Harvesting and Aftercare of Seakale

The blanched shoots are ready for harvesting when they are 18-23 cm (7-9”) long. Scrape the soil away from around the crown and then cut the shoots cleanly with a sharp knife, so that about 1-3 cm (¼-1”) of woody crown is cut off, together with the new young growth.

If you like, you need not cut off all the shoots on one plant at the same time. Instead you can remove the large, older, outer shoots first and then remove the younger shoots when they have grown a little bigger.


Forced roots are useless once they have produced a crop of blanched shoots and should be thrown away. Outdoor roots, however, can be left to give you another crop the next year. With care and attention they are quite able to produce a crop for six or seven successive years. After harvesting, open them up to the light, and remove any protecting covering such as leafmould. Then fork around the plants and add a dressing of rotted manure or garden compost.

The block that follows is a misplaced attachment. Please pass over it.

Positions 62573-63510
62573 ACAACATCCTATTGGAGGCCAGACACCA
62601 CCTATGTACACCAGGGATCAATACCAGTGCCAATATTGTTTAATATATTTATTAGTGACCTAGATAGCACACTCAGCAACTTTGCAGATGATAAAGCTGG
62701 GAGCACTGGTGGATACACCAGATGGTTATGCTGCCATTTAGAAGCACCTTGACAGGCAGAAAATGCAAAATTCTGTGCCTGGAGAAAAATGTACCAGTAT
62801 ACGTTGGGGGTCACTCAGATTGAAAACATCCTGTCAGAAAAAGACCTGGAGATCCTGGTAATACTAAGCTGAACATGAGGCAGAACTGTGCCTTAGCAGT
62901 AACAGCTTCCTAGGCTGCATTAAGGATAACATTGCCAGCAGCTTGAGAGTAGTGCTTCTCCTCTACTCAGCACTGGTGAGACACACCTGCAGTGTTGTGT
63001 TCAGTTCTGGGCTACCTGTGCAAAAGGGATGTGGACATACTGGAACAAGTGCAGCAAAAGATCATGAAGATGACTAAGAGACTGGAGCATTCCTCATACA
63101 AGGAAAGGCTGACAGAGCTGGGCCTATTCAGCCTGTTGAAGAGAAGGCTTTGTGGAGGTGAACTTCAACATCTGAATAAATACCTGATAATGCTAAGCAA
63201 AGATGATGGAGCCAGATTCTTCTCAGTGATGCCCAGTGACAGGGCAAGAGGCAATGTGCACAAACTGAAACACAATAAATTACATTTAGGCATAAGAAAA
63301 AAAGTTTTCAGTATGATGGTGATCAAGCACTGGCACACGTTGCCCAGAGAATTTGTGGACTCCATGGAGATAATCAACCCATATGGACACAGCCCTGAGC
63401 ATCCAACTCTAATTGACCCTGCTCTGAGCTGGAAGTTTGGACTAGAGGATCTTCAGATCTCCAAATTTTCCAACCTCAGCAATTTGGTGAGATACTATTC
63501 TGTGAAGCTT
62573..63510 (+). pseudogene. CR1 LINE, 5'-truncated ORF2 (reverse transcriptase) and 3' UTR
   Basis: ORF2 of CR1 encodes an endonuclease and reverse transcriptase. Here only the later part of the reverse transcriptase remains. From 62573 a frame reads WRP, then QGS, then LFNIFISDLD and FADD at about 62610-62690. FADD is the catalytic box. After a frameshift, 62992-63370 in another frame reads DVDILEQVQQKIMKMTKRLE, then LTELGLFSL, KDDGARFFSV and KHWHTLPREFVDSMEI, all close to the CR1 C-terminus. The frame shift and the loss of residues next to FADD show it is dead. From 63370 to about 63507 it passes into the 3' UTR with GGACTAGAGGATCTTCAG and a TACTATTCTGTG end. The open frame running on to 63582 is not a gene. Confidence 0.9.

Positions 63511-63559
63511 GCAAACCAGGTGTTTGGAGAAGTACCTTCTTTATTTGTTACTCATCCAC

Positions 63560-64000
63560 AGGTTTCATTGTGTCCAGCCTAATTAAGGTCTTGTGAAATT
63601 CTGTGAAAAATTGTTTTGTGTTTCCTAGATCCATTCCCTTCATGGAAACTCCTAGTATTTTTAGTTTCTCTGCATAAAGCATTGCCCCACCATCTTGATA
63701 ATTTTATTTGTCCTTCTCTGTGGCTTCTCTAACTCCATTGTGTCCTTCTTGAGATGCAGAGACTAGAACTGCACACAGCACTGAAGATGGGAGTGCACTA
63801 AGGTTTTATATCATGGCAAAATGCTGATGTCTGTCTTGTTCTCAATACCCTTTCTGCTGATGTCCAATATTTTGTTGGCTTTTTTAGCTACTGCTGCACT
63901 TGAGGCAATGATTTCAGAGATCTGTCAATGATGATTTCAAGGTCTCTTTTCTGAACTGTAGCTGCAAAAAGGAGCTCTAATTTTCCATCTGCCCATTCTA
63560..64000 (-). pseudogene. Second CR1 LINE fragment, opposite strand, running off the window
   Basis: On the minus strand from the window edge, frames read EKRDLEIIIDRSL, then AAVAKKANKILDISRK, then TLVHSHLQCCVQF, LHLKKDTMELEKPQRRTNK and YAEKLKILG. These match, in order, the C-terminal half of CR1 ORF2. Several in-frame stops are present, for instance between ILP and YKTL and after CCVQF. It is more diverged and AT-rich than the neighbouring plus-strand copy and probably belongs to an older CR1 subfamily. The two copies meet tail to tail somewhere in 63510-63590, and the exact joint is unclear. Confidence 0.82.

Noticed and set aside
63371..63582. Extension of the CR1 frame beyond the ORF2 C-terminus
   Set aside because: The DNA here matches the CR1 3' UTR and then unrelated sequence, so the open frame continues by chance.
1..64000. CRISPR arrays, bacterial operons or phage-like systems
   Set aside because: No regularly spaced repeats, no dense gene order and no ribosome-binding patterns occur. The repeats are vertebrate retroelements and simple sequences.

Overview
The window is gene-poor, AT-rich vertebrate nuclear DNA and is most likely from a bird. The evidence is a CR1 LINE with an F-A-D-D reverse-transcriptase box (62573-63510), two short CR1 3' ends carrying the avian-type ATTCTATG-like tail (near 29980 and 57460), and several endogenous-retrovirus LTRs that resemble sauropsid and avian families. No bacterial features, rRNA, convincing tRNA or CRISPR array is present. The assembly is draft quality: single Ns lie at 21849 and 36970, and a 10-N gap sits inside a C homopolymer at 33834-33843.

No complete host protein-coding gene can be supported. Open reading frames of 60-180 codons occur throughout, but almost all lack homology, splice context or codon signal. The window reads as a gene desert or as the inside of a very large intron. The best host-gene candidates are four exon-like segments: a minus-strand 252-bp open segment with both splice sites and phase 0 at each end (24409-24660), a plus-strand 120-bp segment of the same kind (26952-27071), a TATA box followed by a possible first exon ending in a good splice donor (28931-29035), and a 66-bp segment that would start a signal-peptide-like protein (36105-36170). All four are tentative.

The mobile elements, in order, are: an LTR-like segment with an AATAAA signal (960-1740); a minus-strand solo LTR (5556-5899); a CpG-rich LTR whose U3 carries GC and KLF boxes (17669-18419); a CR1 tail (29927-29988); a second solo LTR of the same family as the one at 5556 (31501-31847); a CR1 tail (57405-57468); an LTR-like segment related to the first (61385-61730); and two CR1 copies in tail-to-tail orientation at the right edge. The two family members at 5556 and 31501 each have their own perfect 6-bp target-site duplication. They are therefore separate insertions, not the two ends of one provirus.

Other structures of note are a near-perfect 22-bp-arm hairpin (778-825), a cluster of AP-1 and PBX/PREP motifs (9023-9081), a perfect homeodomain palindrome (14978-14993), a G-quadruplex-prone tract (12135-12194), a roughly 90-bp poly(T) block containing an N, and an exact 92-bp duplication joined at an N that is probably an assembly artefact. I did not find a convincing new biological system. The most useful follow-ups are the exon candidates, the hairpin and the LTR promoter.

When the weather becomes warm in the spring, remove any small shoots remaining and rub out all but the three strongest buds. The plants can then be left to grow on naturally.

As the plants become older the central part of the crown of each gradually loses its vigour, though new shoots continue to be produced at the edge. In this way a bed should continue to produce a good crop indefinitely. If you wish to abandon an old bed, however, be careful to remove all roots and pieces of root from the ground. Any bits left in the ground will grow up like weeds.

01. September 2013 by admin
Categories: Fruit Gardening, Uncategorized, Vegetable Gardening | Tags: , , , , , , , | Comments Off on Harvesting and Aftercare of Seakale


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